The rhetoric about conservatives being history’s losers—no matter how gilded their actual positions in society may be—persists. William F. Buckley, Jr., a man of extraordinary affluence who published his first book, God and Man at Yale, at age 25 and rocketed to fame,  long characterized conservative intellectuals as marginalized figures. This was a view which Paul Joseph Watson famously reiterated decades later where he described “conservatism” as the new “counter-culture” in between videos defending the cops and poo-pooing modern art. This can feed into the right’s perception of being so culturally marginalized that even “conservatism” may no longer be enough to turn back the tide. As one commentator asked, in a world that’s “rotten to the core … what exactly are we trying to conserve?”

The Basis of Conservative Anti-Intellectualism

There are two main reasons the right has long adopted an anti-intellectual attitude (with the huge qualification that even the most scathing critics like Sowell carve out a big exception for right-wing intellectuals). The first relates to a defense of structural hierarchies, and the second to a need to diagnose social unrest as emerging from intellectual rather than structural causes. 

Firstly, one of the right’s major commitments is to defend their preferred hierarchical structures of power. Writers like Scruton like to denote power with the term “authority,” to which we owe “allegiance.” He might well have used the term “submission” instead. Now, conservatives by no means agree on which hierarchical structure is the preferred one. Historically, European conservatives like Robert Filmer and Joseph de Maistre defended submission to throne and altar, while their American counterparts like John Adams or John C. Calhoun were more likely to talk in terms of property or racial supremacy. In the modern day, conservatives defend hierarchies of merit, moral virtue, national chauvinism, and many more. Sometimes the differences in preferences can be sharp enough to prompt serious internal divisions: the modern day GOP has long been embroiled in a not-so-quiet civil war between its neoliberal and internationalist wing and the long ascendent national conservatives and post-liberals. An especially nasty example of this was the spat between neoconservative author David French and the post-liberal founder of Compact, Sohrab Ahmari, which kicked off when Ahmari published the polemical essay “Against David French-ism” (no points for figuring out the topic). While these internal fights can be serious, the right will unite around the shared conviction that, qua Kirk, the “narrowing uniformity and deadening egalitarianism” of the left is to be rejected for a belief that some are more deserving and so deserving of more. This can include more money for the rich, more power for virtuous religious groups, and more cultural clout. And, of course, more political authority. At best, a liberal conservative might follow Barry Goldwater in saying that the people are equal before God and (formally) the law and in no other respect.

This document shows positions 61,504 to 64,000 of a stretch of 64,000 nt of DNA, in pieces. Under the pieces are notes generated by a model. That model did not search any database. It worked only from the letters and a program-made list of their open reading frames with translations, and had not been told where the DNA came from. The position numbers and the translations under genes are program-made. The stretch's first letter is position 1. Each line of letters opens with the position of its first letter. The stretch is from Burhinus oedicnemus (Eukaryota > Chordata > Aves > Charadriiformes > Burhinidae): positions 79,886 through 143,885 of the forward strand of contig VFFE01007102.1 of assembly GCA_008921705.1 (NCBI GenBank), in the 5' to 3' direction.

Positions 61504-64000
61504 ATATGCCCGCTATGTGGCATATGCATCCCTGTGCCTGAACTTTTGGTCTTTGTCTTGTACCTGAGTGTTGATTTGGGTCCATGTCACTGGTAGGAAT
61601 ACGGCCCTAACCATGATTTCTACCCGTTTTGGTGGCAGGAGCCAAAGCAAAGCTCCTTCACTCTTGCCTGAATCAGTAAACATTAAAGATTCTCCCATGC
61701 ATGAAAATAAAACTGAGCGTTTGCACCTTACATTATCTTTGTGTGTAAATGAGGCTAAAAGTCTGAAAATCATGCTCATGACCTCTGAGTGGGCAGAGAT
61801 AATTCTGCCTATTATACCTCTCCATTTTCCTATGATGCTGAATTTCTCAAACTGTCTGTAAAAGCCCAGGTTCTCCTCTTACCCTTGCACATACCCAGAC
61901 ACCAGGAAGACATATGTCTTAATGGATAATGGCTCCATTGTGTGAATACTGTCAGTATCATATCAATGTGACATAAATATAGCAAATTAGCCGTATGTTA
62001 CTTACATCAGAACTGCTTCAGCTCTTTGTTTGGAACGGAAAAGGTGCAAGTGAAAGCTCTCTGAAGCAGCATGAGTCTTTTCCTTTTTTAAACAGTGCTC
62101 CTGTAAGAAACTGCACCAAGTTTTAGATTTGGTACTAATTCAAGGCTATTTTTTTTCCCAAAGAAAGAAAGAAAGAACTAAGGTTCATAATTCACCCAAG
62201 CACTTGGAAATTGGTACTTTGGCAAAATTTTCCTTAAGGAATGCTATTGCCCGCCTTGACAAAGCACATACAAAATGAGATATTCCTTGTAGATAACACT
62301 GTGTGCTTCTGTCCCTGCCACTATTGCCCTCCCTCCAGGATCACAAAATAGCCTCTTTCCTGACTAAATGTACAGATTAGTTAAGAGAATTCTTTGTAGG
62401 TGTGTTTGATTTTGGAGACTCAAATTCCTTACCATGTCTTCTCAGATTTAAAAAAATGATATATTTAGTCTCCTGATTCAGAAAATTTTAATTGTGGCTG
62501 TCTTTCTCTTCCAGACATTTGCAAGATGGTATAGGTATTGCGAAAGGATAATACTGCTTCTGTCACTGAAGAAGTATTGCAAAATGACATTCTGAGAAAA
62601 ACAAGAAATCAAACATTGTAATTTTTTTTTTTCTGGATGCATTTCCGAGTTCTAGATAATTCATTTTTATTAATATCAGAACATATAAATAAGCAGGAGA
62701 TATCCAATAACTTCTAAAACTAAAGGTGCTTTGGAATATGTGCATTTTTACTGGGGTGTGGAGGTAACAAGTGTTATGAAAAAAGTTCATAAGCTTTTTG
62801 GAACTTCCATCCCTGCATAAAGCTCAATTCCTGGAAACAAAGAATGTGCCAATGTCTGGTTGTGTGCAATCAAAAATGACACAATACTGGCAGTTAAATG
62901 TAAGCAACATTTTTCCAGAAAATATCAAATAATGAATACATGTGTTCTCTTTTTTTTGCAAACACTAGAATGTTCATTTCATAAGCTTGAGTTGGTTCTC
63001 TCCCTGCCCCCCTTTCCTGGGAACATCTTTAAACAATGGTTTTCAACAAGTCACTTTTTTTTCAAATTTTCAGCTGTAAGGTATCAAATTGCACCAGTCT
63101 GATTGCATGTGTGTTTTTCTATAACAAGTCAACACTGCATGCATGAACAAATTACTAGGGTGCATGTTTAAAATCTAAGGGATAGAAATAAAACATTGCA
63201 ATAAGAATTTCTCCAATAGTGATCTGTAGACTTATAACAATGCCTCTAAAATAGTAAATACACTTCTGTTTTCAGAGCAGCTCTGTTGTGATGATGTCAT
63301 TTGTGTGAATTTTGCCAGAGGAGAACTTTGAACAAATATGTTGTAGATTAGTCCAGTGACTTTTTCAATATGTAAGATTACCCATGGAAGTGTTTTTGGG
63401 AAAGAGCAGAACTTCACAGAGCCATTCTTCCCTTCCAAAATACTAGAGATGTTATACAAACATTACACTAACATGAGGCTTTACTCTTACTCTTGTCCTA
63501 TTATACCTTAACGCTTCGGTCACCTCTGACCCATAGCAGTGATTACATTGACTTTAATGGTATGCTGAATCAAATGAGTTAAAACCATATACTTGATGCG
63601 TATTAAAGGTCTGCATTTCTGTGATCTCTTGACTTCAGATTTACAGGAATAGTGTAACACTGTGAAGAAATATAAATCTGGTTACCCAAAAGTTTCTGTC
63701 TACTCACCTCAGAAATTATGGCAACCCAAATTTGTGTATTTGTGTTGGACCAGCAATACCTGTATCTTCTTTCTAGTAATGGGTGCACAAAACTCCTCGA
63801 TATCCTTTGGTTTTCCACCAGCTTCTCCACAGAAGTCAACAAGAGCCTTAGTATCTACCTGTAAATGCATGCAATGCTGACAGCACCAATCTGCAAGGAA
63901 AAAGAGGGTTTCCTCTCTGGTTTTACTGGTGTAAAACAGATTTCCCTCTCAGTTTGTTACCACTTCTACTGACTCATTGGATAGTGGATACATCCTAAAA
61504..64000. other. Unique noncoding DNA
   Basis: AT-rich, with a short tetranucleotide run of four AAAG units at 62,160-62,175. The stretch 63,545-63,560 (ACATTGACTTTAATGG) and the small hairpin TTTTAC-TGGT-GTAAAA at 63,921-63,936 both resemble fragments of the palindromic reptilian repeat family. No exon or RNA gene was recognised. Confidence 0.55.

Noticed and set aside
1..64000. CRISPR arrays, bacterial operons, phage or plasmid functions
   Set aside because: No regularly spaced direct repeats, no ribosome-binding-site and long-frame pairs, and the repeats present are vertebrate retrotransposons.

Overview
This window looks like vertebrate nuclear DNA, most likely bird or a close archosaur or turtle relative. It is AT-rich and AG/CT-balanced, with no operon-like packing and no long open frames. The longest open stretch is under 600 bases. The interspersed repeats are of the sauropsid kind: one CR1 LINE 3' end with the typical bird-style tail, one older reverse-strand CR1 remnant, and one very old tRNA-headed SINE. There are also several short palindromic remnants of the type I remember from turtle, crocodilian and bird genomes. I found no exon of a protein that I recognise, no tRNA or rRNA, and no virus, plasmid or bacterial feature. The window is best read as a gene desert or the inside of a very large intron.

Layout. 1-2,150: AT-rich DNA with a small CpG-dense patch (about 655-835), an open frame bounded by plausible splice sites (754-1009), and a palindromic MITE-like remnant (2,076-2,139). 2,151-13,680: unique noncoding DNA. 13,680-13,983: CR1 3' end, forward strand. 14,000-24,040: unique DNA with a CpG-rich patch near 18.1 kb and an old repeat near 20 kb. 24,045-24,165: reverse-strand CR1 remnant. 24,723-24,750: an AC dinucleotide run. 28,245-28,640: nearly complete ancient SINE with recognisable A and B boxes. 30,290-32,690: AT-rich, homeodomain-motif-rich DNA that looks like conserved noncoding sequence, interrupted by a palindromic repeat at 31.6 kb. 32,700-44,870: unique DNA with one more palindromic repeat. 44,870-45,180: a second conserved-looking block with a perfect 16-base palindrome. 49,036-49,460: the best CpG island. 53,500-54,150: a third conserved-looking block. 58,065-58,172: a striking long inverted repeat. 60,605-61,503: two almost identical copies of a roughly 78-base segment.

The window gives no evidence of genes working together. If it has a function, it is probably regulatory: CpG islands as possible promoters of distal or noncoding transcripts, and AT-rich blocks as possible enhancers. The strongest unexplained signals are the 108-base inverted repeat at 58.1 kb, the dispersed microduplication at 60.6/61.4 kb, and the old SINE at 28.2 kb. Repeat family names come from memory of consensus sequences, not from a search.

Now, redefining power and privilege, which people usually are skeptical of, as legitimate “authority” which people will happily submit to is typically no easy task. Some more populist  conservatives, like Patrick Devlin in The Enforcement of Morals, will conclude that the average “man on the Clapham omnibus” (or Joe Six-Pack if we’re speaking American) is basically right-leaning in his heart, and so can be trusted not to stir the pot unless strongly agitated. Devlin-style populists suspect that the average person will conform to the ways of the “unthinking” people Scruton admires, those who will bear the burdens life imposes on them without becoming political or threatening authority with “disintegration.”